Monday, November 22, 2010
Sprint Cup 2010: Race 36 -- Denny Hamlin
Hamlin raced well in Phoenix last week, but facing the prospect of running out fuel, Mike Ford, Hamlin's crew chief gambled by having the #11 make a fuel stop with what could be enough time for competitors to have to do the same or run out of gas. Alas, Jimmie Johnson finished in the top five and Hamlin finished 12th narrowing the gap for a real shootout in the finale. His poor qualifying put the strain on his competitive position as well, because once the green flag flew he was double digits behind Johnson on the track and would have to play catch up all day if he were to regain the lead and capture the championship. A bump with the #16 Ford driven by Greg Biffle ultimately sealed Hamlin's fate -- it caused enough damage to make the car a handling mess for the rest of the race good enough to finish but not to challenge for a top five position.
Johnson would win his fifth consecutive championship, and for Denny Hamlin, it would be runner up and better luck next time.
One can argue if Johnson truly won the championship or Hamlin lost it. There were signs Hamlin truly wasn't ready to be a champion yet. His anger and frustration after Phoenix calling out his crew chief for the wrong decision was not championship behavior. Through many an interview he took shots at other drivers and teams, as he had done through much of the season creating a real storm with Richard Childress drivers after bad mouthing the organization after Clint Bowyer's penalties after his win in New Hampshire. Hamlin has seldom shied away from taking verbal shots at other drivers even for episodes that involved nothing with his situation on the race track.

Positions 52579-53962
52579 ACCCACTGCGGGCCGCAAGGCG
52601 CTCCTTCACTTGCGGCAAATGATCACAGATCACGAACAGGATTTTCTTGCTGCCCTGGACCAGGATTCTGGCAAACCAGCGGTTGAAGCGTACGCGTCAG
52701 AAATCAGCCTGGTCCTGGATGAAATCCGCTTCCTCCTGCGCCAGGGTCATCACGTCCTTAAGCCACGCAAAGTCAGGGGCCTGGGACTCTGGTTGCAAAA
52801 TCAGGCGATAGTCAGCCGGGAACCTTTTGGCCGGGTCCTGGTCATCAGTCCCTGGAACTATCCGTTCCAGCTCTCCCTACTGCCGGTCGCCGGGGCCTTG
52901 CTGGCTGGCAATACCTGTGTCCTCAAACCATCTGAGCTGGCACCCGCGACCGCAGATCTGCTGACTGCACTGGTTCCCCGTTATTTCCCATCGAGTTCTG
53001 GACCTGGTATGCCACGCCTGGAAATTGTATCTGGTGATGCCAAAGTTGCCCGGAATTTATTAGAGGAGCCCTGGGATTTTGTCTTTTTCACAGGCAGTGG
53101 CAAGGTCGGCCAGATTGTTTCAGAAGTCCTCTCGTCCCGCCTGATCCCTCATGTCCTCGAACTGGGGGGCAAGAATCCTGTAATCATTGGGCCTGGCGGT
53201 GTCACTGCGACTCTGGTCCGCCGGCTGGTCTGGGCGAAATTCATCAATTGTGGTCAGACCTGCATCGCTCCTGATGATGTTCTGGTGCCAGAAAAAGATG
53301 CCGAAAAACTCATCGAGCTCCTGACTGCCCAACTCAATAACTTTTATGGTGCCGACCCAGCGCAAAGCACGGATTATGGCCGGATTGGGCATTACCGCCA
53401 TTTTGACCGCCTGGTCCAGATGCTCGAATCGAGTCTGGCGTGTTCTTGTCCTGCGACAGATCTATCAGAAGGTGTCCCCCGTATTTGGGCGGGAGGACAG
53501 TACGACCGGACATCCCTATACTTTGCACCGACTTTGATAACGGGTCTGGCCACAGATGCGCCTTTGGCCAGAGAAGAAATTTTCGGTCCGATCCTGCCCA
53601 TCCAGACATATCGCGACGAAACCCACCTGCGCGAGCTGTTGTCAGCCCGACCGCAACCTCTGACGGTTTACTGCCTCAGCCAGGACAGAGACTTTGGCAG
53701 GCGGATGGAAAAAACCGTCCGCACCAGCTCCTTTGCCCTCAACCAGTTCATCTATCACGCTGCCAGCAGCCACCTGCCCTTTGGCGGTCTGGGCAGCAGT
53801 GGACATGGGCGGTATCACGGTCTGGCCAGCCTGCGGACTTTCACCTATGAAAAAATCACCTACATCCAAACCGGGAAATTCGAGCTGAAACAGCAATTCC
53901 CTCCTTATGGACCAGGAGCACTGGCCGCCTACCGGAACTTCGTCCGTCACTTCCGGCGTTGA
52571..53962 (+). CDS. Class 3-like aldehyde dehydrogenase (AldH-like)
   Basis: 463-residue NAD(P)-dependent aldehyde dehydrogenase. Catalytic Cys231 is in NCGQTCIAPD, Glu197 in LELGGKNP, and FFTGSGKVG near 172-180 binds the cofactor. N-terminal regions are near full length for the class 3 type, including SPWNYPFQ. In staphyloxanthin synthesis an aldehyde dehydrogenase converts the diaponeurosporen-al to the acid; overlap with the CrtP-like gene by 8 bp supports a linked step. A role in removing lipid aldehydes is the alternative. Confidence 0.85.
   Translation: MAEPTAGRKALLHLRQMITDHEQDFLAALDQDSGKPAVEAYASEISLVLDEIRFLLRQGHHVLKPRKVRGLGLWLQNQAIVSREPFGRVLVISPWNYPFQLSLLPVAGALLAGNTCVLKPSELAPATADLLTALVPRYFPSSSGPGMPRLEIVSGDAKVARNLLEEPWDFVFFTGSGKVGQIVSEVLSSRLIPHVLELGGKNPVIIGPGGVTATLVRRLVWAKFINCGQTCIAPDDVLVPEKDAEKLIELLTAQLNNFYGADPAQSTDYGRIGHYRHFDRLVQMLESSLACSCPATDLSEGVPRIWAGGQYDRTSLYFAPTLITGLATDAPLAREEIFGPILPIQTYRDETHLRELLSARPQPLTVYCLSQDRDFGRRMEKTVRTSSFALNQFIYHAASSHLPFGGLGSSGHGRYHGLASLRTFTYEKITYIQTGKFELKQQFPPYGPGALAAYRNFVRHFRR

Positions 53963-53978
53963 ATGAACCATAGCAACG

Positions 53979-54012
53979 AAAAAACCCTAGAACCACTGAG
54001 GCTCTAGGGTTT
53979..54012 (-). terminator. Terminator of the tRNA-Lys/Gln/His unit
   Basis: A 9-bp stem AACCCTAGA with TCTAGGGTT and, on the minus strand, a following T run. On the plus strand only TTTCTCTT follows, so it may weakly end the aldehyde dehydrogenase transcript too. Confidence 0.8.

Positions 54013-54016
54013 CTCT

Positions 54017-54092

Drivers often talk of respect in the garage area. Danica Patrick spoke of wanting to be sure she showed proper respect to her fellow competitors as she started her Nationwide career this year. How out of character it looked to see Jeff Burton and Jeff Gordon get into a tussle at Texas since they are two drivers who have long been saluted for their respectful behavior. These lessons have not dawned on Denny Hamlin yet and he's deep enough into his career where it is long past time to turn the page.
Having five years as a pro in the Sprint Cup series who just turned 30 on Thursday, it's time to "man up" and be a true sportsman. The whining and finger pointing is not befitting of a NASCAR champion. The young veteran is dealing with some difficult reality checks that if he comes back from them wiser and more mature, the future could be very bright.